Optimal deep breathing increases our vitality and promotes relaxation. Unfortunately, when we try to take a so-called deep breath, most of us do the exact opposite: we “take a breath” suck in our bellies and raise our shoulders. This is shallow breathing as measured by volume as it tries to access air from the high chest where there is to little to no lung volume
When our breathing is full and deep, and mostly in the lower thorax, the belly, lower ribcage and lower back where most of the lung volume resides, should all expand in a full circle on inhalation, thus allowing the diaphragm to drop down deeper into the abdomen, front, side and back. Then it retracts on exhalation, allowing the massaging action of the diaphragm to move fully upward toward the heart. This is healthy deep breathing.
Most so called deep abdominal breathing results in deep effortful breathing and is not always really breathing deeply. It can actually be harmful or exacerbate existing, undetected, unbalanced, dysfunctional breathing. Deep breathing when done incorrectly will cause accessory breathing muscles to engage. These muscles should not be anything but supportive. Like the shaft of an elevator should guide the elevator but not cause it to go up and down.
The key to deep breathing is to begin to learn to sense unnecessary tension in our bodies and to learn how to release this tension. Work with deep breathing begins with and requires internal awareness. Without sufficient awareness and heightened sensitivity to what is happening inside our bodies, efforts to change breathing will have little to no effect, often creates more tension and stress and undermine our health and well-being.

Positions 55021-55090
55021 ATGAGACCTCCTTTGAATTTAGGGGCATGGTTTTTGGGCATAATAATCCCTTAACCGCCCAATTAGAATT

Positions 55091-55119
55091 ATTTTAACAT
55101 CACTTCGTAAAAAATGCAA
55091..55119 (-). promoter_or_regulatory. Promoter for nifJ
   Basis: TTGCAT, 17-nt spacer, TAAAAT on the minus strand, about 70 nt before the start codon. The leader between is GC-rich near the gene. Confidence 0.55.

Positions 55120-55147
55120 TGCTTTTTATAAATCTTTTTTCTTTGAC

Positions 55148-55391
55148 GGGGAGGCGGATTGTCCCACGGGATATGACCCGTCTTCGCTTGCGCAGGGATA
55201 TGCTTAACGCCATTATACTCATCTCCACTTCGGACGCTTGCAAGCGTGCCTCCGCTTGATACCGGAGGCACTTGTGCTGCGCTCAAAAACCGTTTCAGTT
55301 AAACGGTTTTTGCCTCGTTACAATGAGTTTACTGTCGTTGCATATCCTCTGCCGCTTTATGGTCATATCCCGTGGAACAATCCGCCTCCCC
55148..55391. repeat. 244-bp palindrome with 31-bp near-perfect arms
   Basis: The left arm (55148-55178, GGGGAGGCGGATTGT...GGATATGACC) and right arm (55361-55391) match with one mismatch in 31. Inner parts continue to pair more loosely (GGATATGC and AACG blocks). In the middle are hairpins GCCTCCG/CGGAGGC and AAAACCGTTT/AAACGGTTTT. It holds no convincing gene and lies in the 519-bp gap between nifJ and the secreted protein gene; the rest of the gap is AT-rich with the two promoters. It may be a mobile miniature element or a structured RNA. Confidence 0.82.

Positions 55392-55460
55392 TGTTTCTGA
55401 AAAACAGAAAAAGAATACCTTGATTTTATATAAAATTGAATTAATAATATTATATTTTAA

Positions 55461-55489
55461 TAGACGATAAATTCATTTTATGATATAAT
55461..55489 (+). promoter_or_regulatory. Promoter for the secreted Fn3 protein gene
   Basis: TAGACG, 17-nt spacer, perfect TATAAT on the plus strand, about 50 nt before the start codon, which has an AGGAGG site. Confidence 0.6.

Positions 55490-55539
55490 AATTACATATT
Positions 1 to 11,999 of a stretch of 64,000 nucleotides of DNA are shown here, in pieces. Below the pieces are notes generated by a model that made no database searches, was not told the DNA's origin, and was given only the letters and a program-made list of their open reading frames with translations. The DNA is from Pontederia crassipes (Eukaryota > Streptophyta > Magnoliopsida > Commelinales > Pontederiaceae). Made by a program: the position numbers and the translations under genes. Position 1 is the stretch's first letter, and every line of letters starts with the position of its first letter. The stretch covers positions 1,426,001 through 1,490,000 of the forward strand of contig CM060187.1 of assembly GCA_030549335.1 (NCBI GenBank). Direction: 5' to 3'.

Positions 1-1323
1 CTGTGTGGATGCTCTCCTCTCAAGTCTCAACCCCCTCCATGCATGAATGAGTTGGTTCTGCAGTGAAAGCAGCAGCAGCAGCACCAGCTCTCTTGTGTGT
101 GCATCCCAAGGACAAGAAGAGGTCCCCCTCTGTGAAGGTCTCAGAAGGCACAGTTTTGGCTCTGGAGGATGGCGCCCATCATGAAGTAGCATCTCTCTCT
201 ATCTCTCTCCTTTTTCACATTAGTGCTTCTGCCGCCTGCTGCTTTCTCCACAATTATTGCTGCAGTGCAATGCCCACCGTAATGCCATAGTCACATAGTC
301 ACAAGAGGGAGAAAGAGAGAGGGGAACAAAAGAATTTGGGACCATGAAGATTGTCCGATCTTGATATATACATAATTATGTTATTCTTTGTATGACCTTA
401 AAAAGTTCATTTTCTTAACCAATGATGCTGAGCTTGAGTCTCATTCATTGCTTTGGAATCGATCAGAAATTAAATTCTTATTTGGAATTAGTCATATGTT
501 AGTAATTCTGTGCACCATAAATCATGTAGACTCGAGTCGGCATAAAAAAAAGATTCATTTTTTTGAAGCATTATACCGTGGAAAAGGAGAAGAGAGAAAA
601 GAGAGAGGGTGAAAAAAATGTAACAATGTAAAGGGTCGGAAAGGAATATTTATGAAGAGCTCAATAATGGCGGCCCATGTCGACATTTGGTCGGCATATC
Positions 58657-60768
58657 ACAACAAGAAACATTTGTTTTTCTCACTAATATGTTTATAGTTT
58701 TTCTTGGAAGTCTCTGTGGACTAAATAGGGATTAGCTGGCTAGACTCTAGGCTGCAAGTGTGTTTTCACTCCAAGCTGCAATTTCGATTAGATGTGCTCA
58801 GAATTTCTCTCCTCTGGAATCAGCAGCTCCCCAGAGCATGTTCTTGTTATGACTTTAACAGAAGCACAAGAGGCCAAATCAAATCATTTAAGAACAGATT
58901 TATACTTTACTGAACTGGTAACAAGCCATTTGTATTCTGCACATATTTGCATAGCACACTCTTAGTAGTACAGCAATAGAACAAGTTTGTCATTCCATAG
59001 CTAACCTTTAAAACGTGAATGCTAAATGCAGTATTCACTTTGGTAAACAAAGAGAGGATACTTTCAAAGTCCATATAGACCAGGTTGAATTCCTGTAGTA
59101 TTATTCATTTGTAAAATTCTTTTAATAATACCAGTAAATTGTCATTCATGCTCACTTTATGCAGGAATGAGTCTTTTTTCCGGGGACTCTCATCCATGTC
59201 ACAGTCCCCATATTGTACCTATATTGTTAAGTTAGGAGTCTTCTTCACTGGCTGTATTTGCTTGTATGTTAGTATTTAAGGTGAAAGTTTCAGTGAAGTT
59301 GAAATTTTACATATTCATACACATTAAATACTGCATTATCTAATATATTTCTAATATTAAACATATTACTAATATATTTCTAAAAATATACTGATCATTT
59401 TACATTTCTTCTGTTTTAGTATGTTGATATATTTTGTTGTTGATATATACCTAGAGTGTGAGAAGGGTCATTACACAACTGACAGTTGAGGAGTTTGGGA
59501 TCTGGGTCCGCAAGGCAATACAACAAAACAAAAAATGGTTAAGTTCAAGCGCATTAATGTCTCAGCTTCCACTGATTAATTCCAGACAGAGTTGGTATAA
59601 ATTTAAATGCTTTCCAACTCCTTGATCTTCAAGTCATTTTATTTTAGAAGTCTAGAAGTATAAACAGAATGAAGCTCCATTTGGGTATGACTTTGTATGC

The way we use “breathing exercises” has reference to breathing patterns (holding, gasping, sighing), breathing rate, breathing depth (volume), locus of breathing (chest and diaphragm), breathing coordination, sequencing and balance (relationship of upper and lower aspects of the breathing wave), breathing resistance (nose and mouth), and collateral muscle activity for breathing regulation (muscles other than the diaphragm such as those in the rib cage as well as supporting posture).
The downward and upward movements of the diaphragm, combined with the outward and inward movements of the belly, ribcage, and release of lower back musculature, allow for movement, “massage” , detoxifying nearby organs, and helps stimulate blood flow and peristalsis as well as pump the lymph more efficiently our lymphatic system. The lymphatic system has no pump other than muscular movements of human activity including the movements of the rib cage and diaphragm.
Deep Breathing for Relaxation
Many of us do not take enough time to breathe. This is very stressful to the nervous system. This shallow breathing causes an under-energized state and for muscles to shorten and invite unbalanced breathing.